Magical Truthsaying Bastard Shadesong (shadesong) wrote,
Magical Truthsaying Bastard Shadesong
shadesong

Do the scary things.

Tonight, I baked bread.

I've been avoiding baking bread. I bought a bread machine. I have gluten-free bread-machine cookbooks, I have recipes bookmarked, I have lists of ingredients. And I have been Not Baking Bread.

As I've mentioned here before, I am the product of a severely-Type-A upbringing, the kind of upbringing that results in "You got a 98% on the test? Well, what happened to the other two points?" and spelling bee championships or else and hardcore precision ballet, all before the age of 12. (Yeah, ask me about the upbringing my daughter isn't getting.) As I've mentioned here before, one of the most enduring lessons of my childhood is that Failure Is Unacceptable.

You can imagine what the ensuing years have been like, as my body and brain began to fail epically on me. There have been adjustments. I'm just saying.

I ended up in tears last night talking about writing - about Cicatrix mostly, but not about the story itself, about how terrified I am to write it. Because writing, the way I do it, involves a certain loss of control. With Cicatrix more than most, even. I have to surrender utterly and let the story happen. Or I'll get in my own way and fuck it up. And I am scared to do scary things. I am scared of failing, but I'm also scared of loss of control. I'm a lot more scared of that now than I was before I started having seizures. I mean, these days I require chemical intervention to loosen my iron grip on consciousness so I can get any sleep at all. So sitting down at the computer and sending my conscious mind away for a while is a difficult and scary thing.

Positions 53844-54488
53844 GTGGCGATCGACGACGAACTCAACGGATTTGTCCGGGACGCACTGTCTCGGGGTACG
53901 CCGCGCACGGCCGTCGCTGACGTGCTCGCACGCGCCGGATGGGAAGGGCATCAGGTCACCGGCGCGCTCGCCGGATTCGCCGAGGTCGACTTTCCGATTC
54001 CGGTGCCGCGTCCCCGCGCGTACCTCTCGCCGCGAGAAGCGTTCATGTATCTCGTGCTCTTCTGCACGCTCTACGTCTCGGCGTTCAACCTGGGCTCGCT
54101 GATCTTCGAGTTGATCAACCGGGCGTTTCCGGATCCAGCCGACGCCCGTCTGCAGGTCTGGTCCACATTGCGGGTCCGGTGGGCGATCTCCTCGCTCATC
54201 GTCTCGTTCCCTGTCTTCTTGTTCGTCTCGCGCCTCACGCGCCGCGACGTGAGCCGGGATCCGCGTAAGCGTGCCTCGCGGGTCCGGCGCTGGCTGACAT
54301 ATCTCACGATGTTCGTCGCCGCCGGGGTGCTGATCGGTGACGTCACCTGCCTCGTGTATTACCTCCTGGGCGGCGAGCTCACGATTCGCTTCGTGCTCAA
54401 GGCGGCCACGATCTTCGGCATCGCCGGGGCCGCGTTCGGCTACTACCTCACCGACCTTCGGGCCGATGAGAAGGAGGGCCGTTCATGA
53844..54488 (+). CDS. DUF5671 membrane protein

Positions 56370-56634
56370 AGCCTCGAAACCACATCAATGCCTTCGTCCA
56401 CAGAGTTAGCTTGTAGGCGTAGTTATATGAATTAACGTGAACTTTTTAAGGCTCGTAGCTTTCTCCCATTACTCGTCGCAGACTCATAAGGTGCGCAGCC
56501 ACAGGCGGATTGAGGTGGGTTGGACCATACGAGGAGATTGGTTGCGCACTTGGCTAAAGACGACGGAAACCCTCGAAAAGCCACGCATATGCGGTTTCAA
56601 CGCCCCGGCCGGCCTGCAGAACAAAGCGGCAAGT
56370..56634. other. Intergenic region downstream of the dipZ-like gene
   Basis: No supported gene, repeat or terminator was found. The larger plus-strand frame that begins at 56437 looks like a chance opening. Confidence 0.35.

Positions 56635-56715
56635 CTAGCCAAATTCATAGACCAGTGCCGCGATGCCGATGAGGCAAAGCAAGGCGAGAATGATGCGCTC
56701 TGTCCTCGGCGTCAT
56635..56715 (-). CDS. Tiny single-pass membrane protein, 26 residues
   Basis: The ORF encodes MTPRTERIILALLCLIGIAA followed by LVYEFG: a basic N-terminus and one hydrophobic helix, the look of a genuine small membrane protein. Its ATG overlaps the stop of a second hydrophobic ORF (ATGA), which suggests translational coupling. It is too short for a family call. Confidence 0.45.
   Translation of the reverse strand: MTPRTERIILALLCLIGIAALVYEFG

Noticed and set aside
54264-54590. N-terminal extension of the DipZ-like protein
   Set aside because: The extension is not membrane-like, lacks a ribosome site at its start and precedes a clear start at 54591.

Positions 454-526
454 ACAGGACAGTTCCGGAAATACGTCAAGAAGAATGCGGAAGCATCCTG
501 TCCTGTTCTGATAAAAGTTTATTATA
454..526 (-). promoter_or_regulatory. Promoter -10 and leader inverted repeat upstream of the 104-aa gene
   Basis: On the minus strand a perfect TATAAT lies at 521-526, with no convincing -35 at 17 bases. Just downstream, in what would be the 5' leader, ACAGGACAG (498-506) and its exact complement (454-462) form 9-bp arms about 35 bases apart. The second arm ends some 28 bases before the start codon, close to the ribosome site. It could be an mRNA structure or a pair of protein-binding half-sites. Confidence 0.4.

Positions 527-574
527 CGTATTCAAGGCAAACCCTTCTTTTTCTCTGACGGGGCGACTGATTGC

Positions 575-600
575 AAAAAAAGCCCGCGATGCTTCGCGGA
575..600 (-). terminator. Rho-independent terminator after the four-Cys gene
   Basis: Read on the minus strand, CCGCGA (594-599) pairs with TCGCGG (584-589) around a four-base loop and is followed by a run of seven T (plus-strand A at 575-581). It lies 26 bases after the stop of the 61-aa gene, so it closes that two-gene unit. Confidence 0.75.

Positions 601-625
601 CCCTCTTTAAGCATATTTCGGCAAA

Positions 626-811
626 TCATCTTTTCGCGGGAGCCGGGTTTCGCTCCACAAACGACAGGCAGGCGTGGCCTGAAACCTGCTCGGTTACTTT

But I have to do the scary things.

I have been Not Baking Bread. Because gluten-free baking is notoriously difficult, and I have a hard time attempting things that I know I'm likely to fail at, because Failure Is Unacceptable. But for stuff like this, failure has to be acceptable. It has to be a learning experience. I'm not going to not bake bread because my bread might suck.

(I have the same thing with knitting. Knitting is still sometimes very difficult for me! Part of my brain damage is re: spatial relations. Oftentimes patterns don't make sense to me at all, and sometimes I can sort them out by brute force and attempts at patience, and sometimes emilytheslayer has to grab my hands and move them for me so I can figure out what they're supposed to be doing. But I keep doing it, because I refuse to be defeated and I am desperately hoping to build new neural pathways.)

So tonight I was knitting and watching Tony Bourdain with Elayna and thinking dammit, I want my guys to come home so they can help me bake bread. Because it helps to have help, even if they're just standing there in case I need help interpreting something. But they were helping friends move, and I was getting sick of thinking "dammit, I need to get around to baking bread," and so. I baked bread.

I baked bread for the first time ever.

It was a mix. In a bread machine. I know that doesn't sound like much. The part that's significant is not that I followed a recipe and figured out how to work a bread machine.

It's that I was able to give myself permission to fail.

So at this point, it doesn't even really matter whether the bread is good, just that I made it. But it *is* good. It's a dense pumpernickley/rye-y loaf with lots of seeds, and it feels like bread (almost entirely). It is not a brick or a sponge, it is a loaf of bread, and it's pretty, even, and it's tasty. And my daughter, as it turns out, loves the smell of baking bread. And I will be doing this again.
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